is the second EP by guitarist Joe Satriani
, released in 1988
The EP reached No. 42 on the U.S. Billboard 200 and remained on that chart for 26 weeks. Its sole studio track, "The Crush of Love", reached No. 6 on Billboard's Mainstream Rock chart and was nominated for Best Rock Instrumental Performance at the 1990 Grammy Awards. The remaining three tracks were recorded live during the Surfing With the Alien tour in 1987. The title track, absent on the EP, would later be released on Satriani's album Time Machine in 1993.
Dreaming #11 is something of an oddity: a mini-disc released in 1988 with three live tracks and one new studio track. The live tracks, taken from the Surfing with the Alien tour and featuring the powerful duo of Stuart Hamm on bass and Jonathan Mover on drums, showcase Satriani's outstanding talents in a live atmosphere; however, they've been heard before ("Ice Nine" was on Surfing with the Alien and "Memories" and "Hordes of Locusts" came from Not of This Earth).
The studio track, "The Crush of Love," immediately became a favorite of Satriani fans everywhere, mostly because of its catchy tune and its creative use of the wah-wah pedal to give the guitar an almost human voice.
A recommended disc for musicians and fans, but not essential to the casual collector.
Joseph Satriani (born July 15, 1956) is an American instrumental rock guitarist and multi-instrumentalist. He was inspired to play guitar at age 14, after hearing of the death of Jimi Hendrix. He heard the news during football practice, then announced to his coach that he was quitting to become a guitarist.
Early in his career, Satriani worked as a guitar instructor, with many of his former students achieving fame, such as Steve Vai (Zappa), Larry LaLonde (Primus), Rick Hunolt (Exodus), Kirk Hammett (Metallica), Andy Timmons, David Bryson (Counting Crows), Charlie Hunter, Kevin Cadogan (Third Eye Blind), and Alex Skolnick (Testament); he then went on to have a successful solo music career. He is a 15-time Grammy Award nominee and has sold over 10 million albums, making him the biggest-selling instrumental rock guitarist of all time. Satriani has the fourth most Grammy Award nominations (15, after Brian McKnight, Snoop Dogg and Morten Lindberg) of any artist without winning.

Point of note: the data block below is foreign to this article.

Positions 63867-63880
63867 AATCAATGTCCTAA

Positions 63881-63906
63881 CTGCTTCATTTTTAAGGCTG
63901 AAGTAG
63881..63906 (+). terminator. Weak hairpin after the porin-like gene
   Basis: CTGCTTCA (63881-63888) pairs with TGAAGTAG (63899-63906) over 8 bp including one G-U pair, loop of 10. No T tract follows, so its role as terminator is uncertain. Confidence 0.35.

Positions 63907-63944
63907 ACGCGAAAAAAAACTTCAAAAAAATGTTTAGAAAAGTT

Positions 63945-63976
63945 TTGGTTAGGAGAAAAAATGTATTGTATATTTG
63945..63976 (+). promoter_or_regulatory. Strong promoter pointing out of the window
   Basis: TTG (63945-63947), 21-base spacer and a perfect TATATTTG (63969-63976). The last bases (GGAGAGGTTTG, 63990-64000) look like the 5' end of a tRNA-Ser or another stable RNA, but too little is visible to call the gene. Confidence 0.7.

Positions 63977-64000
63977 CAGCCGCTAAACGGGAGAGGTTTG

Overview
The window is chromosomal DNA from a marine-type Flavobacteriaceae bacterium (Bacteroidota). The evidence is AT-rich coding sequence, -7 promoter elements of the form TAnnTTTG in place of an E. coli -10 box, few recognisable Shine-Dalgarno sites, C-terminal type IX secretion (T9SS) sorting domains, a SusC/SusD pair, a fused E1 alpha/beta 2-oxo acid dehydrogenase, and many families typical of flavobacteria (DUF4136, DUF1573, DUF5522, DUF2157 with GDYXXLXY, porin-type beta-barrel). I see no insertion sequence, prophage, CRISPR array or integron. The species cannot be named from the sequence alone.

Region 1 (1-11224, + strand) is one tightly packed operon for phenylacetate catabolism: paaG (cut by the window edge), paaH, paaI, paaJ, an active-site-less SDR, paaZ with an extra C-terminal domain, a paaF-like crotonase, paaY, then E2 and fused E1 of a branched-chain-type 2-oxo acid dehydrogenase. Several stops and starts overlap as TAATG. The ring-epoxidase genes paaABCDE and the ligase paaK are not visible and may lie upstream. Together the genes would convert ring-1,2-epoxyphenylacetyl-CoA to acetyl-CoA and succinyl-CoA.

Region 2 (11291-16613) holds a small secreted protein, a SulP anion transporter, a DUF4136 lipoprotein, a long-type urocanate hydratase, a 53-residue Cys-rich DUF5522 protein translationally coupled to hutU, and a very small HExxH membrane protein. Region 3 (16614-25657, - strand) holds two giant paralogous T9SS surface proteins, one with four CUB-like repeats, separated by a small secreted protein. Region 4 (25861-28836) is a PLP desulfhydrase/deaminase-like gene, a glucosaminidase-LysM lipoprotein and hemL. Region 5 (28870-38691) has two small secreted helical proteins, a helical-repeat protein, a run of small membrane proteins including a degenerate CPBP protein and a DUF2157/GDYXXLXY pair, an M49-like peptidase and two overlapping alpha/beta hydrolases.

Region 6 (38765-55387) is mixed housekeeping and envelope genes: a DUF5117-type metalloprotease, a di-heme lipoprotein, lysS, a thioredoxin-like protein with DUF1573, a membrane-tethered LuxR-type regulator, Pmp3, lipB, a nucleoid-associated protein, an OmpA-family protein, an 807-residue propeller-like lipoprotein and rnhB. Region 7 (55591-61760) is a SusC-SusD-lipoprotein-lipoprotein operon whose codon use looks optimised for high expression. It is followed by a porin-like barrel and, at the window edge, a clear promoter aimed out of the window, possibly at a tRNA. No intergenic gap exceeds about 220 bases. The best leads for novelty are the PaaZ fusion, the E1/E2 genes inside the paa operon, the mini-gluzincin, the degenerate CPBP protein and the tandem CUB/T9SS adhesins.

In 1988, Satriani was recruited by Mick Jagger as lead guitarist for his first solo tour. Satriani briefly toured with Deep Purple. He was invited to join the Greg Kihn Band, who were on the downside of their career, but whose generosity helped Satriani pay off the overwhelming credit-card debt from recording his first album Not of This Earth. Joe Satriani also sang backing vocals on the self-titled Crowded House album. His "Bells of Lal (Part One)" was featured during an eerie scene in the 1996 Billy Bob Thornton movie Sling Blade, while Carl is sharpening a lawnmower blade to kill the menacing Doyle Hargraves played by Dwight Yoakam.
In 2008, Satriani filed a copyright infringement suit against Coldplay in the United States District Court. Satriani's suit claims that the Coldplay song "Viva la Vida" includes "substantial original portions" of the Satriani song "If I Could Fly" from his 2004 album, Is There Love in Space?. The Coldplay song in question received two Grammy Awards for Song of the Year. An unspecified settlement was reached between the parties.
Satriani has been the guitarist for the supergroup Chickenfoot since joining the band in 2008 with former Van Halen members Sammy Hagar and Michael Anthony, and Red Hot Chili Peppers drummer Chad Smith. The band features Hagar on vocals, Satriani on guitar, Anthony on bass, and Smith on drums.